Sweet, tangy, and juicy, tomatoes are nutrient-packed and considered “functional foods,” meaning that they have health benefits in addition to nutritional value. Tomatoes are a great source of vitamin C, which has shown to combat cancer-causing substances known as “free radicals.” They also possess a compound called “beta-carotene,” which gives them their red-orange color, that is converted into vitamin A in the body. Recent studies have indicated a new role that beta-carotene plays in fighting cancer.
The particular compound responsible for fighting cancer is called lycopene, a red pigment present in tomatoes. In earlier studies, researchers discovered that this pigment inhibited the growth of prostate cancer cells. When lycopene was applied to human prostate epithelial cells, scientists discovered that the degree of inhibition of prostate cancer cells depended on the dosage of lycopene. In animal studies, researchers fed tomato paste, lycopene tablets, or a placebo (the control) to prostate-cancer suffering mice. The results indicated that the lycopene tablets presented a larger reduction of prostate cancer occurrence compared to the control and tomato paste group.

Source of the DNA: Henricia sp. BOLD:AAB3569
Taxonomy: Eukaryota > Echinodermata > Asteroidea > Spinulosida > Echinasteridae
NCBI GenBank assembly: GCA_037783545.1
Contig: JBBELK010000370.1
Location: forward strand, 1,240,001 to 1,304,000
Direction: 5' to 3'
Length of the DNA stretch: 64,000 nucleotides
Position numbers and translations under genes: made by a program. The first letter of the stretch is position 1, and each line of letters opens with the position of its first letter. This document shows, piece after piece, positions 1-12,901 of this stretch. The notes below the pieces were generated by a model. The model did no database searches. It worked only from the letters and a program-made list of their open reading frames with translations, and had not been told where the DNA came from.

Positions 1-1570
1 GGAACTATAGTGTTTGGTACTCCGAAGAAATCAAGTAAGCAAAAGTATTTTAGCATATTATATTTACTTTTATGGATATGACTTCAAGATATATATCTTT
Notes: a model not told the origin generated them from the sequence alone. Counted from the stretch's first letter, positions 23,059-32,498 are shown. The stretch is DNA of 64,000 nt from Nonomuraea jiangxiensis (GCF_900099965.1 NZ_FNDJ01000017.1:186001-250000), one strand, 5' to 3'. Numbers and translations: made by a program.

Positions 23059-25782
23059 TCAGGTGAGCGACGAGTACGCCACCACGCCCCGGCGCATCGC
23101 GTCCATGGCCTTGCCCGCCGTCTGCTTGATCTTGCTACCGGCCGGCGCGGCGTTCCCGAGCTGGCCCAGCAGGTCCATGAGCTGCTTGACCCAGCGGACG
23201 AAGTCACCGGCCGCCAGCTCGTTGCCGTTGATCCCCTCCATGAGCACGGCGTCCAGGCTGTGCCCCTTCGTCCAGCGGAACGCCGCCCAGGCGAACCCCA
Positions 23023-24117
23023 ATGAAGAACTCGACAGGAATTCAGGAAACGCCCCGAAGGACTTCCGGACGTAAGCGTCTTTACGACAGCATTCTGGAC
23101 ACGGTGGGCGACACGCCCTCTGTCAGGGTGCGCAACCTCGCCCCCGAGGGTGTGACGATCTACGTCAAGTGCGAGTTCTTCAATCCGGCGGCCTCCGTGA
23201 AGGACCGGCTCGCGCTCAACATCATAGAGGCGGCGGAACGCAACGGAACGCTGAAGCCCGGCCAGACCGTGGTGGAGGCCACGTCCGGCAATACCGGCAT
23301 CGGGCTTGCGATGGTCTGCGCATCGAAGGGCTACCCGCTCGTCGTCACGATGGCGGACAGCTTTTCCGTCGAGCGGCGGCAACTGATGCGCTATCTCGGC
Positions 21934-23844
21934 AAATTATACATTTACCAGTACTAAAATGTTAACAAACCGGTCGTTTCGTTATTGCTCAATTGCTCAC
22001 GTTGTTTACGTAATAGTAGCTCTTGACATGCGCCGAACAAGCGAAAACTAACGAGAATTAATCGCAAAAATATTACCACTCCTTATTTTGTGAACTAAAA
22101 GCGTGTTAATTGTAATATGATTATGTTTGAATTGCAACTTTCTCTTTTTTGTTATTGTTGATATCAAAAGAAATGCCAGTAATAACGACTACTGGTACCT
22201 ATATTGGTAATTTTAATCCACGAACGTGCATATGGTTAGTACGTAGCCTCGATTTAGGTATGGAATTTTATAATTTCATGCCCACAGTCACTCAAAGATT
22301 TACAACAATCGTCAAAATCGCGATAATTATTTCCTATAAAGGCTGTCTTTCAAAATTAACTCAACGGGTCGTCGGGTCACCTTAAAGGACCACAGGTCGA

Although there are many studies that demonstrate the effectiveness of lycopene in combating prostate cancer, one of the difficulties that researchers faced was how to trace the activity of the cancer-fighting substance. Just recently, a group of scientists created a way to track the activity of lycopene through the body. They fed lycopene, labeled with nonradioactive carbon-13, to eight individuals. By examining the rate at which the body absorbed the lycopene, the researchers discovered that after consuming trans-lycopene, whose structure is a straight line, it was somehow converted to cis-lycopene, whose structure is bent. The cis-lycopene is more flexible and fluid, which the scientists believe contributes to how lycopene combats certain health diseases.
Tomatoes have proven to be a potential player in the fight against cancer. We have already determined that lycopene is responsible for the tomato’s cancer-fighting ability and have understood that the shape of the substance (trans or cis) affects that ability. The current goal is to determine exactly how that increased flexibility of the cis-lycopene contributes to its disease-fighting ability. Once we determine the process, we can work towards isolating the cis-form and utilizing it as a direct treatment for cancer.
Feature Image Source: Tony